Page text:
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Writing Box (suzuribako)




Edo period (1615-1868)


Writing Box (suzuribako)


About 1800


Maki-e lacquer on wood, pewter, slate, mother-of-pearl inlay


4.7 x 18.4 x 23.8 cm


Gift of F. Cleveland Morgan, inv. 1949.Ee.2a-c


Archeology and World Cultures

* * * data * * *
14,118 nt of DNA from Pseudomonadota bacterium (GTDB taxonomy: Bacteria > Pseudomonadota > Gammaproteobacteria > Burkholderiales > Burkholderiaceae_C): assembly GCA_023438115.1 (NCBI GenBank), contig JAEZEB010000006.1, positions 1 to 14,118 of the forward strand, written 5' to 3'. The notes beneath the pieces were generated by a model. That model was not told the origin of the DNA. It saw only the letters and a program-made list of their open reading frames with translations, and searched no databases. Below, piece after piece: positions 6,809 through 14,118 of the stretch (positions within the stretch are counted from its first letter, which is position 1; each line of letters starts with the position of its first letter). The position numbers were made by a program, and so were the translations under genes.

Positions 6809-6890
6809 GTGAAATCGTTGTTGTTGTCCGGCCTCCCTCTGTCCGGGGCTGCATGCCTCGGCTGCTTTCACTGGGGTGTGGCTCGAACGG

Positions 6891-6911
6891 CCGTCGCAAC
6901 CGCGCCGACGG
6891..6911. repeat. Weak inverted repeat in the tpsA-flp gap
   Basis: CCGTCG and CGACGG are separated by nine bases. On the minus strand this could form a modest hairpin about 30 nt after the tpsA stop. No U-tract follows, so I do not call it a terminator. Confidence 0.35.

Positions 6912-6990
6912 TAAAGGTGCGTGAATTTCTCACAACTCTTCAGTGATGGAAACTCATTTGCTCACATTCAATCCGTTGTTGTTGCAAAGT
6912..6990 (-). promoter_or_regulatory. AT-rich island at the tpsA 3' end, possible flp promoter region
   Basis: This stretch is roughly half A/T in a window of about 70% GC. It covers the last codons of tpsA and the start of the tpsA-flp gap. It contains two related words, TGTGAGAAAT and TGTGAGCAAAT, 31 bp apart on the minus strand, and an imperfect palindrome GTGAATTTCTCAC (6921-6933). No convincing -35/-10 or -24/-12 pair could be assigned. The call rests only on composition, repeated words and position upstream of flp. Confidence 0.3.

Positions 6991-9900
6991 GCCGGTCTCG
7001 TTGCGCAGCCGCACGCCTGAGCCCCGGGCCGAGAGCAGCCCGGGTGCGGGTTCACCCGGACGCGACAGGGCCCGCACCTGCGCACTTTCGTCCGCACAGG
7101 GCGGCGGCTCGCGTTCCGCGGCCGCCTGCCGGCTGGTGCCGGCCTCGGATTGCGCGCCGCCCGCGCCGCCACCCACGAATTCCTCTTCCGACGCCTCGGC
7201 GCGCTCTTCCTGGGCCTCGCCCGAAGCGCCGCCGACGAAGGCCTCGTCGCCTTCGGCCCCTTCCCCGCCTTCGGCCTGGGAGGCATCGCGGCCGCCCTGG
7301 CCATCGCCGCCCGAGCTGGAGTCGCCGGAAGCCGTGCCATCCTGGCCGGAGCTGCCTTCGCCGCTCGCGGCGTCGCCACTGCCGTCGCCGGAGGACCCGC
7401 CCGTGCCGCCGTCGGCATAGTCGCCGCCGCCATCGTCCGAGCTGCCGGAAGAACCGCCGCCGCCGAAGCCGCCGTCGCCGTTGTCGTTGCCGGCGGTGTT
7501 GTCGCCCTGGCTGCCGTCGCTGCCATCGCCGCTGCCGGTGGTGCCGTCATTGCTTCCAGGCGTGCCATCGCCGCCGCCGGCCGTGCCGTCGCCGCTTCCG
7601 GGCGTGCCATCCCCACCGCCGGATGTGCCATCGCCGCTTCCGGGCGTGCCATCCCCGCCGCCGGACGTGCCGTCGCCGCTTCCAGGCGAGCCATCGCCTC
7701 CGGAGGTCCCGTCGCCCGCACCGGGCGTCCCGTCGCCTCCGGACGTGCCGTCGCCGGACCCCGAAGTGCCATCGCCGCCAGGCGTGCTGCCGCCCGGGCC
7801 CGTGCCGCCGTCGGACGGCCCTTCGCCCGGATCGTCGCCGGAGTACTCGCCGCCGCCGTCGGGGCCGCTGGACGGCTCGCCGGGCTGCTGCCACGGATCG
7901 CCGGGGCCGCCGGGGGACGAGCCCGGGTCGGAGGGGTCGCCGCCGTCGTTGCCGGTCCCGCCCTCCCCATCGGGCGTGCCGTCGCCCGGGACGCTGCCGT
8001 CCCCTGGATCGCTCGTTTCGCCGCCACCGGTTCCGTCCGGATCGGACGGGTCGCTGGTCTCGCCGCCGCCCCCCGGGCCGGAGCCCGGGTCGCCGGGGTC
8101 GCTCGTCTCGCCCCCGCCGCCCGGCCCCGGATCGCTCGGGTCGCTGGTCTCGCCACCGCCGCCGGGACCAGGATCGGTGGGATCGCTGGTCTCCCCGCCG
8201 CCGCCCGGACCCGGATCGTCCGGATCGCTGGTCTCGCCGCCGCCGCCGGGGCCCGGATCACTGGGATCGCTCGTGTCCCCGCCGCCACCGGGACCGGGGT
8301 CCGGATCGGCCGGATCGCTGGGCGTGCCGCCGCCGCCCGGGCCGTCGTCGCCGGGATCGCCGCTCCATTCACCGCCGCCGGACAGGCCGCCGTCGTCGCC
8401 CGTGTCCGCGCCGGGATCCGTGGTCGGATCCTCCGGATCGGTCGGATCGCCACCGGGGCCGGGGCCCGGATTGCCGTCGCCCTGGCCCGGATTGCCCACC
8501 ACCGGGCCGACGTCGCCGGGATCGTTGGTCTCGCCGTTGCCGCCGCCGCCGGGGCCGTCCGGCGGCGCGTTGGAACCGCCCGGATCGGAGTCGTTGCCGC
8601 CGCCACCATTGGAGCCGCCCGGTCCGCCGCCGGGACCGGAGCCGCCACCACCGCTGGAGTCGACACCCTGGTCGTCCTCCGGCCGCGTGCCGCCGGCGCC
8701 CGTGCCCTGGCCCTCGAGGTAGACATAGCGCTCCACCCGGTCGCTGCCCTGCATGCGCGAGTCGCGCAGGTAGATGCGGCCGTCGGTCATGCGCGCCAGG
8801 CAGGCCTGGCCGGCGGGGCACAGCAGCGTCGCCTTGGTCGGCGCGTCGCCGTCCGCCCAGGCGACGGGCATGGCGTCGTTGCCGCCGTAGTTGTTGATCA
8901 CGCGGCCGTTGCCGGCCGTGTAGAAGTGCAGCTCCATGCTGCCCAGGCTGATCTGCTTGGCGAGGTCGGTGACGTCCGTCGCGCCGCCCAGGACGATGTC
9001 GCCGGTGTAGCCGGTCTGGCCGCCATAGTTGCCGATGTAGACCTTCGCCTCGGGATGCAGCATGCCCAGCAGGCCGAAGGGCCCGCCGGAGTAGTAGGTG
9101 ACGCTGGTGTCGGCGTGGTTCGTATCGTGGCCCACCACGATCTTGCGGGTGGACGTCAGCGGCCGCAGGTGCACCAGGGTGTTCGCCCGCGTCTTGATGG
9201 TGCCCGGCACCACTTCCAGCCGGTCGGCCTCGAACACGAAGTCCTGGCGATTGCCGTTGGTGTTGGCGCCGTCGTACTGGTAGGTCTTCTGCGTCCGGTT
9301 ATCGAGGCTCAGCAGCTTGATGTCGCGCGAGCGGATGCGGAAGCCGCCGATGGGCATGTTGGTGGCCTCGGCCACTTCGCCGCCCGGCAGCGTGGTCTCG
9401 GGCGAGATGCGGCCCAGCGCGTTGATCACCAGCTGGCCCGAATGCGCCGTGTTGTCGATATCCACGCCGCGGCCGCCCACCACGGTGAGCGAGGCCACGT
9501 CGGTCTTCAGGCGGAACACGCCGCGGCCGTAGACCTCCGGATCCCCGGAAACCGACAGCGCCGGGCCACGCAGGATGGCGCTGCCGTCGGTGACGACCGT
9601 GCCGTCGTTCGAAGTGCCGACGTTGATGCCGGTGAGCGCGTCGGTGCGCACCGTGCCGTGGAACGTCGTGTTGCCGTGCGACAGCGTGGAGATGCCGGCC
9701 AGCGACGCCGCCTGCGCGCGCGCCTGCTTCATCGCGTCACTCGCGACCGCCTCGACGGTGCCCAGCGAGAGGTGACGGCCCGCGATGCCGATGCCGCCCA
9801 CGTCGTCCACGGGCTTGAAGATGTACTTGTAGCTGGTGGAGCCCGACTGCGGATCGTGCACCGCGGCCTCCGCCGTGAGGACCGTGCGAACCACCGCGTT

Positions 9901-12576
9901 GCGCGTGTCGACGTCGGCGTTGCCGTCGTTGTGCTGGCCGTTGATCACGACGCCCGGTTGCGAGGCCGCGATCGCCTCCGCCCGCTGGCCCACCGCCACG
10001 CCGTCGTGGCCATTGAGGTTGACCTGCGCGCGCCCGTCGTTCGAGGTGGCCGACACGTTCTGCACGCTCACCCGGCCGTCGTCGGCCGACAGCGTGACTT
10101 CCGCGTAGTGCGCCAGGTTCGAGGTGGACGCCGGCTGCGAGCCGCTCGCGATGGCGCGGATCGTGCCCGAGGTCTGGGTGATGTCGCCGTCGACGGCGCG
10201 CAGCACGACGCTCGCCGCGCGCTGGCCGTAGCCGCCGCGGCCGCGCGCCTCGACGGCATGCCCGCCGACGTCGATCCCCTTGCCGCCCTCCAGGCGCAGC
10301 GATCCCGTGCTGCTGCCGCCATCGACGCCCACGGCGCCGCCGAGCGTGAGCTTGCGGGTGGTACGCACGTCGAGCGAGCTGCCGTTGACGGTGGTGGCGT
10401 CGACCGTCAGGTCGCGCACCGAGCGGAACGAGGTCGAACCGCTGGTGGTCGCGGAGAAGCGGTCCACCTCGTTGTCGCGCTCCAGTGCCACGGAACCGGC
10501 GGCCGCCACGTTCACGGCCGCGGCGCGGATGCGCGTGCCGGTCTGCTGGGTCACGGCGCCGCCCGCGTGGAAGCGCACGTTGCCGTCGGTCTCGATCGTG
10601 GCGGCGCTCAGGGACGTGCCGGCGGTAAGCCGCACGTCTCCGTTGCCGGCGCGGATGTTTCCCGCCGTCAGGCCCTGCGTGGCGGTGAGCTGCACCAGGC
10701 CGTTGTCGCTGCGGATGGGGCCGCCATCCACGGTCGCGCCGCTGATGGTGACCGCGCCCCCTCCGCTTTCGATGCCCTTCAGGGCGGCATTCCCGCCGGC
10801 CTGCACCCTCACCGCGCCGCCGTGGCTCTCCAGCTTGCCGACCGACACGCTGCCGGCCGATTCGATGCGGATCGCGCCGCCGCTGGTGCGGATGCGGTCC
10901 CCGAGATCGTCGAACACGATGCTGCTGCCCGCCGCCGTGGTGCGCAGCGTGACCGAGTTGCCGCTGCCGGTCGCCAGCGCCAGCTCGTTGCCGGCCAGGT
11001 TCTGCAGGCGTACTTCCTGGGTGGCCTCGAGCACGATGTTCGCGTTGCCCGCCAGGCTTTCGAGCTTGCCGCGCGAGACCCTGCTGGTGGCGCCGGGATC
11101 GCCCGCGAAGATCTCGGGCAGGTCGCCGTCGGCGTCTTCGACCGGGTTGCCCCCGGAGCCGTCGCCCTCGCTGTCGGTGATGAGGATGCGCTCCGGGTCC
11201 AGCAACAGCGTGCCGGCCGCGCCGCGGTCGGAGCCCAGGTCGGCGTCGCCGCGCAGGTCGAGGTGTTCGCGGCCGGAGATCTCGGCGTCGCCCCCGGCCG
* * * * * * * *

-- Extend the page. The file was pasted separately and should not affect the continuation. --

During the Edo period, the aesthetic appreciation for nature was reflected in everyday objects. Almost all living things, from flowers to animals to clouds, appeared in decorative motifs. This writing box (suzuribako) with a stag on the cover and maple leaves on the cover's interior is designed in the style of Rinpa (also Rimpa), a school of art whose name derives from Ogata Kōrin (1658-1716) – pa, meaning school, of (Kō)rin. In the early nineteenth century, the artist, collector and publisher Sakai Hōitsu (1761-1828) published One Hundred Paintings of Kōrin, sparking a renewed interest in the artist’s highly decorative screens, scrolls, textiles and lacquerware. The stag, worshipped as a messenger of a Shintō deity, alludes to the beauty of autumn; maple leaves, also representing autumn, are often shown near it.

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